Bernard Cornwell, the "master of martial fiction" (Booklist), brings Thomas of Hookton from the popular Grail Quest series into a new adventure in 1356, a thrilling stand-alone novel. On September 19, 1356, a heavily outnumbered English army faced off against the French in the historic Battle of Poitiers.
In 1356, Cornwell resurrects this dramatic and bloody struggle - one that would turn out to be the most decisive and improbable victory of the Hundred Years' War, a clash where the underdog English not only the captured the strategic site of Poitiers, but the French King John II as well.
In the vein of Cornwell's best-selling Agincourt, 1356 is an action-packed story of danger and conquest, rich with military strategy and remarkable characters - both villainous and heroic - transporting readers to the front lines of war while painting a vivid picture of courage, treachery, and combat.
©2012 Bernard Cornwell (P)2013 HarperCollins Publishers
Overall, I loved this book. The narration was clear and distinct, and the story was well told. About my only dismay was when I realized that this actually the fourth book of the Grail Quest series, and then I was seriously annoyed to find that books 1-3 are only available as abridged versions.
I honestly don't know why publishers waste their time or effort with abridged versions, I personally won't waste time or money on abridged versions.
Maybe someday someone at Audible will realize that there is a HUGE market for unabridged books.
Thomas of Hookton continues his battle against Christian relics. As you listen to the battle scenes you may have to duck to avoid the splatter of blood flying. A quite excellent tale of dastardly Royals, Clerics and varlets and god awful justice handed out. I am still trying to decide if I like this better than the Sharpe sagas. Well worth the credit and maybe even another.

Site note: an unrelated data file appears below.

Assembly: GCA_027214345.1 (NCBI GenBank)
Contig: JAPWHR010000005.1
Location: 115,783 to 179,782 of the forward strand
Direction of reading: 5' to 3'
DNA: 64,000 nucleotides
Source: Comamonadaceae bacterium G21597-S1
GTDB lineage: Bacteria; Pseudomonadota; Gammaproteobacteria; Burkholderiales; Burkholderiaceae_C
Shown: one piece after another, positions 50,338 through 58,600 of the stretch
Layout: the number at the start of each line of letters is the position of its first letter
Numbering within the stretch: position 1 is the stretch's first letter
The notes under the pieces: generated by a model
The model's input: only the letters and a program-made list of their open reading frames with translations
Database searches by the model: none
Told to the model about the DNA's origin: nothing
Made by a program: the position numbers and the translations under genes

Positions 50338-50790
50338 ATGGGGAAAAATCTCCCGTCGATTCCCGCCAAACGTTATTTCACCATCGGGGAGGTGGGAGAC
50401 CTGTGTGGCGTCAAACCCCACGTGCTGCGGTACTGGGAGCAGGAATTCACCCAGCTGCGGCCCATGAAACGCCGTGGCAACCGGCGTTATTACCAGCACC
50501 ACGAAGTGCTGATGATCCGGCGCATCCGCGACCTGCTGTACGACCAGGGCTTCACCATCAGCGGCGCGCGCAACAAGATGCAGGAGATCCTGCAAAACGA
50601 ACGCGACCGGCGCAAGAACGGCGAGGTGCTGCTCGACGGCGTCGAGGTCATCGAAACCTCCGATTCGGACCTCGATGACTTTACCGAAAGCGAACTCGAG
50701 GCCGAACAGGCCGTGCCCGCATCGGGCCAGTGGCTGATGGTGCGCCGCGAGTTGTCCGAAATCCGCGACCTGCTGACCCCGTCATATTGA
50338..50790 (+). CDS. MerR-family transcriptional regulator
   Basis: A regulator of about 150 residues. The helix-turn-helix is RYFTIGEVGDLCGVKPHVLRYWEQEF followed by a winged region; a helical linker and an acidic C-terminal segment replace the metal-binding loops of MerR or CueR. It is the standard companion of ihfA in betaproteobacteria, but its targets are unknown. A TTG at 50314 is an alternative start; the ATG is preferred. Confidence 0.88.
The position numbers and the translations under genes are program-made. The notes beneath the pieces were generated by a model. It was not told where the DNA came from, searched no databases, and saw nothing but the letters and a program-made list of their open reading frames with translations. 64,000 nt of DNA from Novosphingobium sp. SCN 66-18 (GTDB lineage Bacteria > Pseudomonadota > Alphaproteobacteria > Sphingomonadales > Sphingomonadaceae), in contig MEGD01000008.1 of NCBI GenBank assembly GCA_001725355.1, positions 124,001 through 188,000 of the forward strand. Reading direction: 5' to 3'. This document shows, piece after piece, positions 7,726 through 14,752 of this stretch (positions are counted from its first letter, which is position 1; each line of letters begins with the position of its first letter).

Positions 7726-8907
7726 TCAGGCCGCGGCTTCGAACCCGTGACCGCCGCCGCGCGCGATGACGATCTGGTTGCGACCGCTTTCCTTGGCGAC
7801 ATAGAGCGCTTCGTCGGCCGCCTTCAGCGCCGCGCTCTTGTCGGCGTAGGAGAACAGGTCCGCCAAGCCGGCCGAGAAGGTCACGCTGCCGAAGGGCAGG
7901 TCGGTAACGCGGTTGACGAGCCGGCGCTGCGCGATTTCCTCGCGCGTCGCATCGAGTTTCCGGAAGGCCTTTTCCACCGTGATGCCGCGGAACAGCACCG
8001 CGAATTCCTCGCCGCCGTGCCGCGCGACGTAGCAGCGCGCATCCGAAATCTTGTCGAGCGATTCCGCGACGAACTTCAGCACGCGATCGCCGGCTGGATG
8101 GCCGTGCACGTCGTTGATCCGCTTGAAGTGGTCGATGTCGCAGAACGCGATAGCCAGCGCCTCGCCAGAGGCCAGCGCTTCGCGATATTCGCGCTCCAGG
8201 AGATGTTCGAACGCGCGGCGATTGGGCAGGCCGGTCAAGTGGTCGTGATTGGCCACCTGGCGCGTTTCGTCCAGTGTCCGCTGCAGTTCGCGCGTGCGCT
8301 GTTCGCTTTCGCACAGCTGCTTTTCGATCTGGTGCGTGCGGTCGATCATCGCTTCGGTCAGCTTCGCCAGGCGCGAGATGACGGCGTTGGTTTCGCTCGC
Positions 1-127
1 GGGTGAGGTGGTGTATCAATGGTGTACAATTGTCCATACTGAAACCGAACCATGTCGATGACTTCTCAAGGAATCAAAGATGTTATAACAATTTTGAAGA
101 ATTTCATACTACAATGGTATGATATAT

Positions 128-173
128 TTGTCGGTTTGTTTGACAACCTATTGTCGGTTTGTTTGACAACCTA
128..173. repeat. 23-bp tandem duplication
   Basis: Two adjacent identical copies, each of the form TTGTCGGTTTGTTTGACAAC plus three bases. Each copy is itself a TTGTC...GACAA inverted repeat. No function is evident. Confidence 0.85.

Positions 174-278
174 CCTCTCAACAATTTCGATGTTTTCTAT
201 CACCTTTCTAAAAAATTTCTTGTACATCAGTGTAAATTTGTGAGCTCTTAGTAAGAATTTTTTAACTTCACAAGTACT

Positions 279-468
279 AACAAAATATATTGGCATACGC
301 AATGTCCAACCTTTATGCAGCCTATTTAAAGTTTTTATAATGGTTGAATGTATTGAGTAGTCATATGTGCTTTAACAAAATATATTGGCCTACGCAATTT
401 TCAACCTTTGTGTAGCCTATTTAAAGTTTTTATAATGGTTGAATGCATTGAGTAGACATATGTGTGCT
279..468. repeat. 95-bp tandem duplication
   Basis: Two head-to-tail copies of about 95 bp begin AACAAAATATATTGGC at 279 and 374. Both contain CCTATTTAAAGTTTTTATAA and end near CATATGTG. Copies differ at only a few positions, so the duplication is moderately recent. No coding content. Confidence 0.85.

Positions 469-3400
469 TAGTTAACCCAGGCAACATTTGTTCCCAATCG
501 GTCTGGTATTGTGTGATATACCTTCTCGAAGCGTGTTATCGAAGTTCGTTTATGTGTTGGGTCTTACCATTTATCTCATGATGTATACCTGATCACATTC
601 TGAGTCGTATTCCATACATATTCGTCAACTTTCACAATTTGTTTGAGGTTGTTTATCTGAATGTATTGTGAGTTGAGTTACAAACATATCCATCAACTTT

Say something about yourself!
I've always been a fan of Cornwell's medieval novels and this is the first one that I have had the pleasure of enjoying as an audiobook. The story is great and Jack Hawkin's narration is first class. Can't wait for the next installment.
1356 is a mix of the Grail Series that featured Thomas of Hookton and Agincourt. Both books ended with a battle where the outnumbered English army defeats a seemingly unbeatable French army outside a small town in France.
In the process, Thomas seeks the sword of Peter, rescures a captured woman; defeats a foe out to destroy him personally; and gets around to playing a key role in winning the battle.
Instead of seeking the Holy Grail, in this book, Thomas seeks the Sword of Peter. There was a belief back in the Middle Ages that a Holy Relic contained great power and the person who owned the relic would be able to use that relic's power for their own personal benefit. Therefore, the owner of the Sword of Peter (the one used to cut off the ear of the slave when Jesus was captured by the Romans) would be unbeatable in battle.
Each of Bernard Cornwell's series have a unique flavor. Their hero is a current or past military figure with his own strengths and weaknesses. That hero must learn to think of others beyond himself. That hero has a foe who personally dislikes him and decides to kill him. Cornwell does a great job is revealing the hero and making him likable without making him unbelievable.
I am a big fan of Cornwell and enjoyed this book. The format is more in keeping with the Grail Series that feaures Thomas and the book would seem to be #4 in the series.
If you like English history with a definite military flavor, you will enjoy this book. And the ending regarding the destiny of the sword was most unique and creative.